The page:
Karolinska Institutet / Äldrecentrum, Stockholm / Sophiahemmet högskola.
    Forsell, Yvonne
    Karolinska Institutet.
    What Kind of Self-Care Strategies Do People Report Using and is There an Association with Well-Being?2005In: Social Indicators Research, ISSN 0303-8300, E-ISSN 1573-0921, Vol. 73, no 1, p. 133-139Article in journal (Refereed)
    Abstract [en]

    Objectives: The aim of this study was to describe what kind of self-care strategies people report using to improve or maintain their well-being. Furthermore, we also wanted to investigate whether reports of using self-care strategies were associated with well-being. Methods: A selected sample (n=871), aged between 20 and 64 years, living in Stockholm County, answered an open-ended question about self-care strategies. Well-being was assed using the WHO (Ten) well-being index. Results: Ten different categories were found. The most commonly reported self-care strategy was physical exercise, followed by social support and engaging in pleasurable activities. Physical exercise, social support, relaxation, and physical health were associated with a better well-being, social support being strongest correlated. Conclusion: The results suggest that reports of using certain self-care strategies are associated with a better well-being.

  • 30.
    Heap, Josephine
    et al.
    Stockholm University, Faculty of Social Sciences, Department of Social Work. Stockholm University, Faculty of Social Sciences, Aging Research Center (ARC), (together with KI).
    Fors, Stefan
    Stockholm University, Faculty of Social Sciences, Aging Research Center (ARC), (together with KI).
    Duration and accumulation of disadvantages in old age2015In: Social Indicators Research, ISSN 0303-8300, E-ISSN 1573-0921, Vol. 123, no 2, p. 411-429Article in journal (Refereed)
    Abstract [en]

    The probability of experiencing simultaneous disadvantages in more than one life domain seems to be higher for the oldest old people than younger age groups. However, the experience of coexisting disadvantages among older adults is relatively underexplored. We set out to analyse whether coexisting disadvantages among older people are long-lasting or temporary, and whether there are patterns of an accumulation of disadvantages in old age or not. We used nationally representative, longitudinal data between 1991 and 2011. Respondents were born between 1916 and 1934. The following disadvantages were included: lack of social resources, lack of political resources, lack of financial resources, psychological health problems, physical health problems and mobility limitations. Results suggest differing experiences of disadvantage in old age. We found that reporting coexisting disadvantages in 1991 increased the probability of reporting coexisting disadvantages in 2011, but the correlation was moderate. This indicates that for some people, coexisting disadvantages in old age is relatively stable, while for others it is a temporary experience. Reporting one disadvantage in 1991 also increased the probability of reporting coexisting disadvantages in 2011, suggesting a pattern of accumulation of disadvantages. Again, this pattern may not be generalised to all people. To a large extent the observed accumulation of disadvantages in old age seemed to be driven by physical health deterioration and mobility limitations.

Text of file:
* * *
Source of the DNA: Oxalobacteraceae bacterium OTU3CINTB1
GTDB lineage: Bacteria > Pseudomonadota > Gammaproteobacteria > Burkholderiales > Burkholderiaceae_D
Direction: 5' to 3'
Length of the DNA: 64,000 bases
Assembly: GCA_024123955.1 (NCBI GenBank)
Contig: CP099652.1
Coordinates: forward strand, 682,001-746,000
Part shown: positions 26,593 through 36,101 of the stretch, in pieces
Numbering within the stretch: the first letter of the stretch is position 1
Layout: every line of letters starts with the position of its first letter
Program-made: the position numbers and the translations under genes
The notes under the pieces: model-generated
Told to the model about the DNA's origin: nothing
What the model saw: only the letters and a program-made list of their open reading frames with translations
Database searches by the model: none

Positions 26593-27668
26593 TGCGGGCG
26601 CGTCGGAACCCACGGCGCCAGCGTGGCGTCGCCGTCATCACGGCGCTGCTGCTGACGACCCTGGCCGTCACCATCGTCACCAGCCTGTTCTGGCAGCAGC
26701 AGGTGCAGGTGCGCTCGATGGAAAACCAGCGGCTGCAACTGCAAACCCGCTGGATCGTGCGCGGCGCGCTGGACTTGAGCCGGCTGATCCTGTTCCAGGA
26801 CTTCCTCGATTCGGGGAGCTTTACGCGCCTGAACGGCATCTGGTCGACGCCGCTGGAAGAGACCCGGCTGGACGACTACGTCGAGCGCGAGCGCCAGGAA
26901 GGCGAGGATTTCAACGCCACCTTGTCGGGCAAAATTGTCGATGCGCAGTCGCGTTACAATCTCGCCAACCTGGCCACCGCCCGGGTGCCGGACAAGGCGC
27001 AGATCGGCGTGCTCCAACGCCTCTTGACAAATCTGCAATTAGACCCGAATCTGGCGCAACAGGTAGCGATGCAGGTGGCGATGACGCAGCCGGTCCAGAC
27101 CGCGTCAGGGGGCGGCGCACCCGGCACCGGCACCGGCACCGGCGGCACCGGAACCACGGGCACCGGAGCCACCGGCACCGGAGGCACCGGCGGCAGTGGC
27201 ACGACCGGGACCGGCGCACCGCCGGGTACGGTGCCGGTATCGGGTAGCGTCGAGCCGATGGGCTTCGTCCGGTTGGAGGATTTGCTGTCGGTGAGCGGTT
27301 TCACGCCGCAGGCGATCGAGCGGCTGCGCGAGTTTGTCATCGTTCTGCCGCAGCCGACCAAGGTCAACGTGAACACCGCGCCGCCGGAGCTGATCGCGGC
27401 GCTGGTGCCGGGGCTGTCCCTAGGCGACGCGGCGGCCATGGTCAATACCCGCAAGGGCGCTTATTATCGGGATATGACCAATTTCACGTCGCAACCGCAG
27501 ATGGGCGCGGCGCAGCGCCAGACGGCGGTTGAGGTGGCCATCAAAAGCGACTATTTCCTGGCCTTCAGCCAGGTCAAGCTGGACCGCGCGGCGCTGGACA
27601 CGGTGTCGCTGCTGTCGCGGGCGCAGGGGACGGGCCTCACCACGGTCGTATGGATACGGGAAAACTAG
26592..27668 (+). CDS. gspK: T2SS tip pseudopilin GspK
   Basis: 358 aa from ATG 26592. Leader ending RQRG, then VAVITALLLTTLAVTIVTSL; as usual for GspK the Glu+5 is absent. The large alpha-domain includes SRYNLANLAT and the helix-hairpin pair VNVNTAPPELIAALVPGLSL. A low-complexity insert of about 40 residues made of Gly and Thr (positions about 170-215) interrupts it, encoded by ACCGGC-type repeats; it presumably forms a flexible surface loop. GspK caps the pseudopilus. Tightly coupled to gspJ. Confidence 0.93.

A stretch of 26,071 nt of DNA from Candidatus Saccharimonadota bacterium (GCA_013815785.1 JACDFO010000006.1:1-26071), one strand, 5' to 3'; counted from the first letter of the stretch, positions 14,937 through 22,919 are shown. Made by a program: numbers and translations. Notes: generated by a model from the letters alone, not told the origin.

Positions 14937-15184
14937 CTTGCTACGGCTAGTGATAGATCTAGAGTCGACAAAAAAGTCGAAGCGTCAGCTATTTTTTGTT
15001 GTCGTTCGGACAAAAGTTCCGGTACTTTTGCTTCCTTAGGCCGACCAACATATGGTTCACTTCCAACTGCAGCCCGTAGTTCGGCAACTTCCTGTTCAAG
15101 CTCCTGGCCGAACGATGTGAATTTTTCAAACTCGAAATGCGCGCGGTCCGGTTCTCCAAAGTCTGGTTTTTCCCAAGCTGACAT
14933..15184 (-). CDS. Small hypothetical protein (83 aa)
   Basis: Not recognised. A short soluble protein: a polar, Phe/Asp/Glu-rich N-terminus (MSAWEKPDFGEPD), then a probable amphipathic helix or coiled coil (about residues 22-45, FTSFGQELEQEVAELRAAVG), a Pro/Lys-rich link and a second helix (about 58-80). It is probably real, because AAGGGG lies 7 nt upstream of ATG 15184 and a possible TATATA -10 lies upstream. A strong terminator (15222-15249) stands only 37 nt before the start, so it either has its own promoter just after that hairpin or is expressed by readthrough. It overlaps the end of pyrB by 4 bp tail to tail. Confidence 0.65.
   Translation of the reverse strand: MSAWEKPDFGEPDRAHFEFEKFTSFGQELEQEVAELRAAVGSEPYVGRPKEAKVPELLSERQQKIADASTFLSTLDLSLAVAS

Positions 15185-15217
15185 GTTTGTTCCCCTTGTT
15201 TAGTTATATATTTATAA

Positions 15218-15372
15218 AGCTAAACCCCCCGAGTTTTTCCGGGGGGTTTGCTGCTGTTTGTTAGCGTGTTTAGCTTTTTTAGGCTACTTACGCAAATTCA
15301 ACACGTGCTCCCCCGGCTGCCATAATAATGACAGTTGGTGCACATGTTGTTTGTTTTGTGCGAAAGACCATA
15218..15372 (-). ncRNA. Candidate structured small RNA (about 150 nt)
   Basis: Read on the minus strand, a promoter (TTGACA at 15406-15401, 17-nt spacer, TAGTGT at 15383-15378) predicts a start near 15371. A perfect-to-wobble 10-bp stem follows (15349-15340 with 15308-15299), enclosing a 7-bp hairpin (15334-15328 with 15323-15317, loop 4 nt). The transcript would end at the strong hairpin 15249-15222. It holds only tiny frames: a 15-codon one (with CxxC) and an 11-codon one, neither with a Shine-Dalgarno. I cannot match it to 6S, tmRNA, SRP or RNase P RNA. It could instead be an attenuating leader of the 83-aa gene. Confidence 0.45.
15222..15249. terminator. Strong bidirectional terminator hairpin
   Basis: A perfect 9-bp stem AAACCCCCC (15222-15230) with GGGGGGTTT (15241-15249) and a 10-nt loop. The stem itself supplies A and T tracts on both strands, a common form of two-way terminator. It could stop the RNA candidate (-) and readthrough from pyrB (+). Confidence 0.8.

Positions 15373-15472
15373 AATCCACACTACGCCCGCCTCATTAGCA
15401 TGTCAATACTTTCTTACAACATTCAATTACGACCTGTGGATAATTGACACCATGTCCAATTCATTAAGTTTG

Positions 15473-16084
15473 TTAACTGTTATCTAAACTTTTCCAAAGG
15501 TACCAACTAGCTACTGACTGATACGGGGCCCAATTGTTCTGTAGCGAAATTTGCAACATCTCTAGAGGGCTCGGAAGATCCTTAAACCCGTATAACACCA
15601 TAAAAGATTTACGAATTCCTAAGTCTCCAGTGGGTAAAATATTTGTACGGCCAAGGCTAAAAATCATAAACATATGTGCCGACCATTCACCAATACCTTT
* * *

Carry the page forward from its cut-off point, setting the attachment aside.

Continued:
• 31.
    Hellgren, Mattias
    Linköping University, The Tema Institute, Technology and Social Change. Linköping University, Faculty of Arts and Sciences.
    Extracting More Knowledge from Time Diaries?2014In: Social Indicators Research, ISSN 0303-8300, E-ISSN 1573-0921, Vol. 119, no 3, p. 1517-1534Article in journal (Refereed)
    Abstract [en]

    Time-use diary data convey information about the activities an individual wasengaged in, when and for how long, and the order of these activities throughout the day.The data are usually analyzed by summarizing the time used per activity category. Theaggregates are then used to determine the mean time use of a mean individual on anaverage day. However, this approach discards information about the duration of activities,the order in which they are undertaken, and the time of day each activity is carried out.This paper outlines an alternative approach grounded in the time-geographic theoreticalframework, which takes the duration, order, and timing of activities into consideration andthus yields new knowledge. The two approaches to analyzing diary data are comparedusing a simple empirical example of gender differences in time use for paid work. Thefocus is on the effects of methodological differences rather than on the empirical outcomes.The argument is made that using an approach that takes the sequence of activities intoaccount deepens our understanding of how people organize their daily activities in thecontext of a whole day at an aggregate level.

  • 32.
    Hirve, Siddhivinayak
    et al.
    Umeå University, Faculty of Medicine, Department of Public Health and Clinical Medicine, Epidemiology and Global Health. Vadu Rural Health Program, KEM Hospital Research Center, Pune, India .
    Oud, JH